NOTTINGHAM, MD—The National Weather Service on Monday morning issued a Tropical Storm Warning for the Nottingham area.
A Tropical Storm Warning means tropical storm-force winds from Tropical Storm Isaias are expected within the next 36 hours.
The warning covers the entire Baltimore metro area.
Winds of 35-45 mph are expected with gusts up to 60 mph. The window for tropical storm force winds is Tuesday morning until Tuesday afternoon, according to the National Hurricane Center.
Residents should plan for hazardous winds of equivalent tropical storm force. Remaining efforts to protect property should be completed as soon as possible. Prepare for limited wind damage. Move to safe shelter before the wind becomes hazardous.
From the National Weather Service:
– POTENTIAL IMPACTS: Limited – Damage to porches, awnings, carports, sheds, and unanchored mobile homes. Unsecured lightweight objects blown about. – Many large tree limbs broken off. A few trees snapped or uprooted, but with greater numbers in places where trees are shallow rooted. Some fences and roadway signs blown over. – A few roads impassable from debris, particularly within urban or heavily wooded places. Hazardous driving conditions on bridges and other elevated roadways. – Scattered power and communications outages.
* STORM SURGE – LATEST LOCAL FORECAST: Localized storm surge possible – Peak Storm Surge Inundation: The potential for up to 2 feet above ground somewhere within surge prone areas – Window of concern: early Tuesday morning until Tuesday evening
– THREAT TO LIFE AND PROPERTY THAT INCLUDES TYPICAL FORECAST UNCERTAINTY IN TRACK, SIZE AND INTENSITY: Potential for storm surge flooding greater than 1 foot above ground – The storm surge threat has remained nearly steady from the previous assessment. – PLAN: Plan for storm surge flooding greater than 1 foot above ground. – PREPARE: Complete preparations for storm surge flooding, especially in low-lying vulnerable areas, before conditions become unsafe. – ACT: Leave immediately if evacuation orders are given for your area.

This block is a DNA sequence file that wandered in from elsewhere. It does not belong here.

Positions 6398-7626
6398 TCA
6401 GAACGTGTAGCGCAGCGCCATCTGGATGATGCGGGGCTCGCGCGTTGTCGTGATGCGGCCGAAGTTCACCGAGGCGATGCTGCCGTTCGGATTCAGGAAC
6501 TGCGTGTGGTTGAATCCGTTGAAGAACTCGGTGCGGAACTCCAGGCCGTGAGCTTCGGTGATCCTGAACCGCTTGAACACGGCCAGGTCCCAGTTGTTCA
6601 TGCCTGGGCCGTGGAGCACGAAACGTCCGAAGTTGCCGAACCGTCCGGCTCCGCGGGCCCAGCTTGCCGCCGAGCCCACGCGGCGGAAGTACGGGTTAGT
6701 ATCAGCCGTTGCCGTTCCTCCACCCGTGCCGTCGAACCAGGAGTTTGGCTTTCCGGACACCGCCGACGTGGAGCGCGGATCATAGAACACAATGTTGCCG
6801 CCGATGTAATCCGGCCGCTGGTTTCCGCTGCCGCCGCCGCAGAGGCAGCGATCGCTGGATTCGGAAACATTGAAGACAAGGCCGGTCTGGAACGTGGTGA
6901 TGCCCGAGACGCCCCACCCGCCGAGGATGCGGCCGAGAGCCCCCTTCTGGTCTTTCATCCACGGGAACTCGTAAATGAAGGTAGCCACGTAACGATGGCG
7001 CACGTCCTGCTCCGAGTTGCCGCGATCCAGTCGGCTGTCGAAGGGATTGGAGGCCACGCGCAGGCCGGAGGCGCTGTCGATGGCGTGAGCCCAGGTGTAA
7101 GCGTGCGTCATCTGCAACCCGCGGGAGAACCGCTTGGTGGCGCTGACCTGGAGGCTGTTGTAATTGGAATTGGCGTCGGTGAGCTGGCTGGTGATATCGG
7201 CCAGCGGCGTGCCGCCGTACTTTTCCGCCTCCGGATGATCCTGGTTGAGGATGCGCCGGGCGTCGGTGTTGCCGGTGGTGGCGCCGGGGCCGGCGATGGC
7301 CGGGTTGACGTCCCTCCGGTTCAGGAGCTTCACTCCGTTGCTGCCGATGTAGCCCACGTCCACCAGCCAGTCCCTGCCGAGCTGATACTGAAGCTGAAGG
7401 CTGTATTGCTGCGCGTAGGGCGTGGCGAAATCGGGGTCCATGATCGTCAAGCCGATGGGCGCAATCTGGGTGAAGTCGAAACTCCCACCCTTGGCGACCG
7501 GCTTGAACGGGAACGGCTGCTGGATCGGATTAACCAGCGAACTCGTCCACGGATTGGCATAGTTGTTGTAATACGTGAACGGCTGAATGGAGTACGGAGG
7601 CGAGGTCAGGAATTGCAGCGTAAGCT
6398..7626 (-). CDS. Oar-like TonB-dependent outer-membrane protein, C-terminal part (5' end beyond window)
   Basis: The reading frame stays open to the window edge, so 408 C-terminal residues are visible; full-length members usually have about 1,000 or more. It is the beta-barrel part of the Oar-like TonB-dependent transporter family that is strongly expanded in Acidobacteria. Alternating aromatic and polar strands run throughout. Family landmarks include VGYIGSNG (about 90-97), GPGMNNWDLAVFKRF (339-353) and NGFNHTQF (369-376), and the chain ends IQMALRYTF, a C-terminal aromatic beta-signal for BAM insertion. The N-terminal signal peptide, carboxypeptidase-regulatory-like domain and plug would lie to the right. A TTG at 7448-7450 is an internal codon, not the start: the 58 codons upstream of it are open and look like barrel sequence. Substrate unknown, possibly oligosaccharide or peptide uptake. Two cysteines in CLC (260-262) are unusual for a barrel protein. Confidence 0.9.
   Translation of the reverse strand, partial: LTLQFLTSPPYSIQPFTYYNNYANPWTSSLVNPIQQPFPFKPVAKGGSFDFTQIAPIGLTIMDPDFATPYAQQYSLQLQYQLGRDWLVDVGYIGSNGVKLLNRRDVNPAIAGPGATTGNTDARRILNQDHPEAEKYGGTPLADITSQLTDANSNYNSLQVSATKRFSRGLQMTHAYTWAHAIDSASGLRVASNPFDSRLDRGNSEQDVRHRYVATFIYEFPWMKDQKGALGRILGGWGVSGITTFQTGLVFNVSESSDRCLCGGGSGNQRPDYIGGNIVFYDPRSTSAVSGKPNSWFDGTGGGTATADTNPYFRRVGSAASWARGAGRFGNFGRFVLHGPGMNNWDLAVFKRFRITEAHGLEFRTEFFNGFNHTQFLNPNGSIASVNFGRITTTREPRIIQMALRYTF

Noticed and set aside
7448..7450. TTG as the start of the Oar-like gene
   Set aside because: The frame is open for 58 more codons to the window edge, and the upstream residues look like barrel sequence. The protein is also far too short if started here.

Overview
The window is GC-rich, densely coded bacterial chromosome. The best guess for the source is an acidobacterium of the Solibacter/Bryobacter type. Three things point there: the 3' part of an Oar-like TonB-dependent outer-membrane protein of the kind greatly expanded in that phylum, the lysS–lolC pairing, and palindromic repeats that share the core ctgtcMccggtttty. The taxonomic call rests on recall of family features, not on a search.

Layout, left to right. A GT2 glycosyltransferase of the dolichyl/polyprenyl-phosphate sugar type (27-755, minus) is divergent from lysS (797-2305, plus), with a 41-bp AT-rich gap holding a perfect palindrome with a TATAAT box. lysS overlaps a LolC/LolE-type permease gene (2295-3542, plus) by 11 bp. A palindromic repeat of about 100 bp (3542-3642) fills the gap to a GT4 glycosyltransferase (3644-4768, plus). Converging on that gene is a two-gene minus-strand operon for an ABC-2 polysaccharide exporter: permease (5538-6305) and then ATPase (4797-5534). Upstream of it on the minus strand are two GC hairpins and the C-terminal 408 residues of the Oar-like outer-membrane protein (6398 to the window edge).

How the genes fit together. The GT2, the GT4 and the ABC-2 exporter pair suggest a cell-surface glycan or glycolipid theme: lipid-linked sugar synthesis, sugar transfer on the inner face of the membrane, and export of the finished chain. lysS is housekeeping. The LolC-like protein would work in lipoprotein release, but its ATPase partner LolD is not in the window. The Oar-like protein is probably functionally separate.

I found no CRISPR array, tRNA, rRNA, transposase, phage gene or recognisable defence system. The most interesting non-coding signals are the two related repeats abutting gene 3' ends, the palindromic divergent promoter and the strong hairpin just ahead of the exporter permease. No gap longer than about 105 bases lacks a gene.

– POTENTIAL IMPACTS: Limited – Localized inundation with storm surge flooding mainly along immediate shorelines and in low-lying spots, or in areas farther inland near where higher surge waters move ashore. – Sections of near-shore roads and parking lots become overspread with surge water. Driving conditions dangerous in places where surge water covers the road. – Moderate beach erosion. Heavy surf also breaching dunes, mainly in usually vulnerable locations. Strong rip currents. – Minor to locally moderate damage to marinas, docks, boardwalks, and piers. A few small craft broken away from moorings.
* FLOODING RAIN – LATEST LOCAL FORECAST: Flash Flood Watch is in effect – Peak Rainfall Amounts: Additional 4-8 inches, with locally higher amounts
– THREAT TO LIFE AND PROPERTY THAT INCLUDES TYPICAL FORECAST UNCERTAINTY IN TRACK, SIZE AND INTENSITY: Potential for major flooding rain – The flooding rain threat has remained nearly steady from the previous assessment. – PLAN: Emergency plans should include the potential for major flooding from heavy rain. Evacuations and rescues are likely. – PREPARE: Strongly consider protective actions, especially if you are in an area vulnerable to flooding. – ACT: Heed any flood watches and warnings. Failure to take action will likely result in serious injury or loss of life.
– POTENTIAL IMPACTS: Extensive – Major rainfall flooding may prompt many evacuations and rescues. – Rivers and tributaries may rapidly overflow their banks in multiple places. Small streams, creeks, canals, arroyos, and ditches may become dangerous rivers. In mountain areas, destructive runoff may run quickly down valleys while increasing susceptibility to rockslides and mudslides. Flood control systems and barriers may become stressed. – Flood waters can enter many structures within multiple communities, some structures becoming uninhabitable or washed away. Many places where flood waters may cover escape routes. Streets and parking lots become rivers of moving water with underpasses submerged. Driving conditions become dangerous. Many road and bridge closures with some weakened or washed out.
Hurricane season is underway, & disasters won’t wait for the #COVID19 pandemic. All Marylanders should know whether they live, work, or travel to an evacuation zone before an emergency occurs.
Visit https://t.co/Xm1lVQVvKQ for more information.
— Maryland Emergency Management Agency (MDMEMA) (@MDMEMA) July 31, 2020